August 10, 2021
My name is Noémie and I am a Registered Psychotherapist, Registered Social Worker and Certified Sex Therapist. I started in the mental health field working with folks who were experiencing severe and persistent mental illness and, at times, co-occurring substance abuse issues. As an outreach worker, I was deeply involved in my clients' lives, in their homes, seeing them through their darkest moments and attending medical and other personal appointments with them. The expectation was to be a lifeline for the whole person and yet, sexual health and sexuality were relatively off the table, with the exception of one uncomfortably worded question on a standardized assessment form. Having worked in a forensic sexual behaviours clinic in a previous career path, I found the area both interesting and necessary.
At this time in my career, I had started pursuing a second Masters in counselling and psychotherapy, while also facilitating groups, which also gave me the opportunity to specialize in relationship counselling as well as take courses on sexuality. I started to offer a workshop at the mental health agency I worked at to support employees in starting dialogues with their clients about sexual health and sexuality. I also started to offer consultations for those who wanted more specific information or guidance.
After graduation I started my own private practice, NMK Psychotherapy, working with individuals and relationships. I continued on to pursue a certification in sex therapy in order to ensure best practice, accountability and community support.
I often get the question of how did you get into sexuality or why is this important? As illustrated by my aforementioned journey, I think it’s so important because people don’t talk about it authentically and yet it is everywhere in our society and culture. Sex is constantly exploited publicly in advertising, social media and entertainment, myths run rampant, - and where is authentic, educated discussion about the topic? - often behind closed doors, if at all.
Underlying many of the client concerns that come into my office lies the question – ‘am I normal?’ ‘is our relationship/sex life healthy?’. Popular media portrays sex in a very hetero-, mono- normative, phallic-centric, kink- absent (or pathologized) and spontaneous, all-consuming way. Rarely, do we see much variation from this, which leaves many people assuming that ‘this is how sex is supposed to look or feel and if the sex I’m having isn’t this – I must (or my partner must) be broken’.
The truth is sex looks different for everyone because different things FEEL differently for everyone. Our physical selves are unique and therefore the pleasure we experience is also unique. Compound that with the impact of first sexual experiences, relationships, trauma and meaning making and we find even more variations, creativity, beauty, pain and pleasure.
Furthermore, the impact sex has on our ourselves and our relationships is also different and unique to the individual. There is often this pressure to ‘have a healthy sex life’, which many people assume is an average of something like twice a week, with zero mention of sexual identity integration, pleasure or connection. Ironically, the complaint often centres on decline of quantity but rarely is a healthy sex life defined by quality. The healthiest sexual relationships I’ve encountered are those that focus on quality and being present while letting go of keeping track of quantity, pressures or expectations. A healthy sex life is one that is pleasurable, transcendent and fun, even if it only happens quarterly, if that is what feels best for those engaging in it!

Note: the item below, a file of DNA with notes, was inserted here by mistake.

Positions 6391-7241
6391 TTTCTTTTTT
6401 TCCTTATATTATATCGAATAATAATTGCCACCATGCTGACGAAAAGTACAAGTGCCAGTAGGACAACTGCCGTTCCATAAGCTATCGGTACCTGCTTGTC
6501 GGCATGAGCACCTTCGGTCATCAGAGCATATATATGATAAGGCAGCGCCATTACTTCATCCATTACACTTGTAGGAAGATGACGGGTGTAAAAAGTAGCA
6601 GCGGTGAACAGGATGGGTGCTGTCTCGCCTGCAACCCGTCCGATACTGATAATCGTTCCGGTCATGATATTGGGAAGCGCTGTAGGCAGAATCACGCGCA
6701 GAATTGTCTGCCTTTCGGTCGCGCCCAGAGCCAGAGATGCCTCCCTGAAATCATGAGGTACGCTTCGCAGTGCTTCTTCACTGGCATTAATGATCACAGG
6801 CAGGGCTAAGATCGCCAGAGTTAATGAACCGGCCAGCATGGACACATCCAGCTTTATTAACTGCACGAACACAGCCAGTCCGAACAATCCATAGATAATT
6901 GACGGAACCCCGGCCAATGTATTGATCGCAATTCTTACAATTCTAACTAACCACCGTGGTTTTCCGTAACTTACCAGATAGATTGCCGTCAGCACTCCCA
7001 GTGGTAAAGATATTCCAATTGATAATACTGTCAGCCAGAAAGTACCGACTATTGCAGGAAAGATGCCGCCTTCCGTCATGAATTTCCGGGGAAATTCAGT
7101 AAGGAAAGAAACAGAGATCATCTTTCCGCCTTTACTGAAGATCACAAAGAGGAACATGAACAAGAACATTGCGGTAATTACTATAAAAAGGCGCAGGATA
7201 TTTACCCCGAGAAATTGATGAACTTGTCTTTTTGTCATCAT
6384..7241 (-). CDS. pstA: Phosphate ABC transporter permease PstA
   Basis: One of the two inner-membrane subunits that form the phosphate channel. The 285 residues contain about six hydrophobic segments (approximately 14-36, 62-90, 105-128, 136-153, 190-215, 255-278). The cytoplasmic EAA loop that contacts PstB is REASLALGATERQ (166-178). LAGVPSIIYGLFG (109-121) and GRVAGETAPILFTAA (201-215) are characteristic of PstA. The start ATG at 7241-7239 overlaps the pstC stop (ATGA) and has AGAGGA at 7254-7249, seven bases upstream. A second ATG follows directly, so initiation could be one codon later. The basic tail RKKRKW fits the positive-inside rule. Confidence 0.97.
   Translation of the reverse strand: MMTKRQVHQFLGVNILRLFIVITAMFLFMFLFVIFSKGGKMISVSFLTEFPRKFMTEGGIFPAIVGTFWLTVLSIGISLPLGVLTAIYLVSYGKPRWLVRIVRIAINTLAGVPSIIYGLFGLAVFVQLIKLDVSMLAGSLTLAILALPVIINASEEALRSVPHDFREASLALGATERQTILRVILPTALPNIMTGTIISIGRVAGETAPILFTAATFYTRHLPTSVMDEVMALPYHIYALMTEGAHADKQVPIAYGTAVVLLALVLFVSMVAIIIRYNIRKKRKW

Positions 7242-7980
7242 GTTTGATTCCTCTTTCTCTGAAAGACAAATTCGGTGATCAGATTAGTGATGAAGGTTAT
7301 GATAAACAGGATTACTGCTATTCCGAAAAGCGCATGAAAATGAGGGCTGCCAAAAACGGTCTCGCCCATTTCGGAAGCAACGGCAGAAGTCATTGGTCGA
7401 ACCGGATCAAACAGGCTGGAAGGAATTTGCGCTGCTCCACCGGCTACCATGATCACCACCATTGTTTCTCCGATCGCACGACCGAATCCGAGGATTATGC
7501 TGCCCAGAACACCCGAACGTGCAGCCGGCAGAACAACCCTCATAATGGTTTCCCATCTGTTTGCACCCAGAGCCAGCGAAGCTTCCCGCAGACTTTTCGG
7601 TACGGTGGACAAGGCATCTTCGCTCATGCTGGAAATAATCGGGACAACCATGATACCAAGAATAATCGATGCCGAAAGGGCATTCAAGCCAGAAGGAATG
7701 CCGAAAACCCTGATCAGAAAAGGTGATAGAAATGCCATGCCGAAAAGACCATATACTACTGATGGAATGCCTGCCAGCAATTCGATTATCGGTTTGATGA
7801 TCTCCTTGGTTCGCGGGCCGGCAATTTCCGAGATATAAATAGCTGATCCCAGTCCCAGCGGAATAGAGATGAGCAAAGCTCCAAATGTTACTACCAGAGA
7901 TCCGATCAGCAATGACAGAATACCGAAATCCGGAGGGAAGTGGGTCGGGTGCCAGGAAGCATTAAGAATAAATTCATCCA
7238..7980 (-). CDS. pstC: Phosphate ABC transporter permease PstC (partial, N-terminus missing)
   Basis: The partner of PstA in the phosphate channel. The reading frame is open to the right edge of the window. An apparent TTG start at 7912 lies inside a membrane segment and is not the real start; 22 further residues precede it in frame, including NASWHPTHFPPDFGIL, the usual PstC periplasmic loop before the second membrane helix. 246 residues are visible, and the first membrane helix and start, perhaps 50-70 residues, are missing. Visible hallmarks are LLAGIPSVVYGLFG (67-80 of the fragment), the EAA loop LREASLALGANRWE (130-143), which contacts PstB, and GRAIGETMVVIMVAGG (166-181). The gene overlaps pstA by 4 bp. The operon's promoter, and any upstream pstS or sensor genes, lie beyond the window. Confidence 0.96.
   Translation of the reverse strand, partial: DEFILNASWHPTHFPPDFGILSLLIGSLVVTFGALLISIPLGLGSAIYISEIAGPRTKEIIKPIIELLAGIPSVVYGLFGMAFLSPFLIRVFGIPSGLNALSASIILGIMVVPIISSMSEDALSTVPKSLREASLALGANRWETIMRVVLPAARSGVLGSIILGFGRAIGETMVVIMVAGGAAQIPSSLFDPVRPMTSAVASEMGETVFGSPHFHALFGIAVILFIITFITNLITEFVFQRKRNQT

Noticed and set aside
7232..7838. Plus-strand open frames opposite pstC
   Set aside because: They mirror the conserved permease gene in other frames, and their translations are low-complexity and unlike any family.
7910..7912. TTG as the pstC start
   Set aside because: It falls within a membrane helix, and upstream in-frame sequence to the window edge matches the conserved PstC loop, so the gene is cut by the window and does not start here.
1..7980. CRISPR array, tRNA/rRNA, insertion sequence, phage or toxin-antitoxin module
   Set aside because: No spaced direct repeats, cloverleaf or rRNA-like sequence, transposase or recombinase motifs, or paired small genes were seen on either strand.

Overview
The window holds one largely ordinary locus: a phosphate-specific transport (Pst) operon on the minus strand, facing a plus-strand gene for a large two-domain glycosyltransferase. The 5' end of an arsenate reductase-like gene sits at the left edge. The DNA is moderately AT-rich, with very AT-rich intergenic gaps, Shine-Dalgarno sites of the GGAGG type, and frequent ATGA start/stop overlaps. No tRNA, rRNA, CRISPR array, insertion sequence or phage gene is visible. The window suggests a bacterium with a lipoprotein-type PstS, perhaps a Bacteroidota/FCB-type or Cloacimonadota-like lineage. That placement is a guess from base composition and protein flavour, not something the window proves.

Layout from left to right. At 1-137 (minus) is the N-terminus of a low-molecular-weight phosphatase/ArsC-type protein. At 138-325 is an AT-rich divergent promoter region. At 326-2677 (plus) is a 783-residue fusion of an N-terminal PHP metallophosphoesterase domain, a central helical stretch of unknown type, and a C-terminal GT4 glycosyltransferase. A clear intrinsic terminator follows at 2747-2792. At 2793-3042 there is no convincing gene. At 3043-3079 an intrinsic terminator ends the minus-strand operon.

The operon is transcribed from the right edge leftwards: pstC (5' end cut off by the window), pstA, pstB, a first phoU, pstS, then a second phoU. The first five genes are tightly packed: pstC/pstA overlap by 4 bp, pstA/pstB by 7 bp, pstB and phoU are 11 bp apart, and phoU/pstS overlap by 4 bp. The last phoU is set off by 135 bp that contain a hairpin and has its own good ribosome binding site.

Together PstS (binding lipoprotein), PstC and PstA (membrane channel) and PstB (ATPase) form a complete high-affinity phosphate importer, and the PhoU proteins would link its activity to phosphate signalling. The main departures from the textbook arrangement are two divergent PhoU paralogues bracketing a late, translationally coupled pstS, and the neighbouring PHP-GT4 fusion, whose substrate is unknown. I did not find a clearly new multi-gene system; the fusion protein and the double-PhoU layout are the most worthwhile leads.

The best way to nurture sexual relationships is to make it a priority. The world is a busy place and we constantly make calculated decisions about how we spend our time. However, when it comes to sexuality, as previously mentioned, people expect it to be this spontaneous thing that just happens because we are so infatuated with our partner and when it doesn’t, we feel undesired or that something is wrong. The reality is sex needs to be prioritized and the opportunity to be or feel sexual needs to be a calculated decision just like everything else in our busy day-to-day lives.
By starting to have authentic narratives about sex and sexuality and teaching people to be able to talk about it in a way that can feel comfortable often makes a world of difference. Regardless of the specific issue that brings people to my office, individuals and relationships that are struggling in the area of sexuality are often not communicating, or if they are, they aren’t speaking the same sexual language – and in a world where speaking of it is filled with innuendo, crass jokes or complete discomfort and shame, it’s at times impressive that people are able to understand each other at all!
My goal in starting a private practice in the area of sexual health and sexuality, coupled with an online platform for additional reach, was to create a safe space for research informed dialogue that normalizes sexuality itself, communication about sexuality, free of shame, judgement and stigma. I look forward to the day where sexuality, in all its various forms, is no longer shrouded in shame and darkness and has become a comfortable reality of our day to day lives.
Noémie M. Kyryluk, RP, RSW, M.A., M.C.A.
Registered Social Worker (OCSWSSW)
Registered Psychotherapist (CRPO)
Certified Sex Therapist (BESTCO)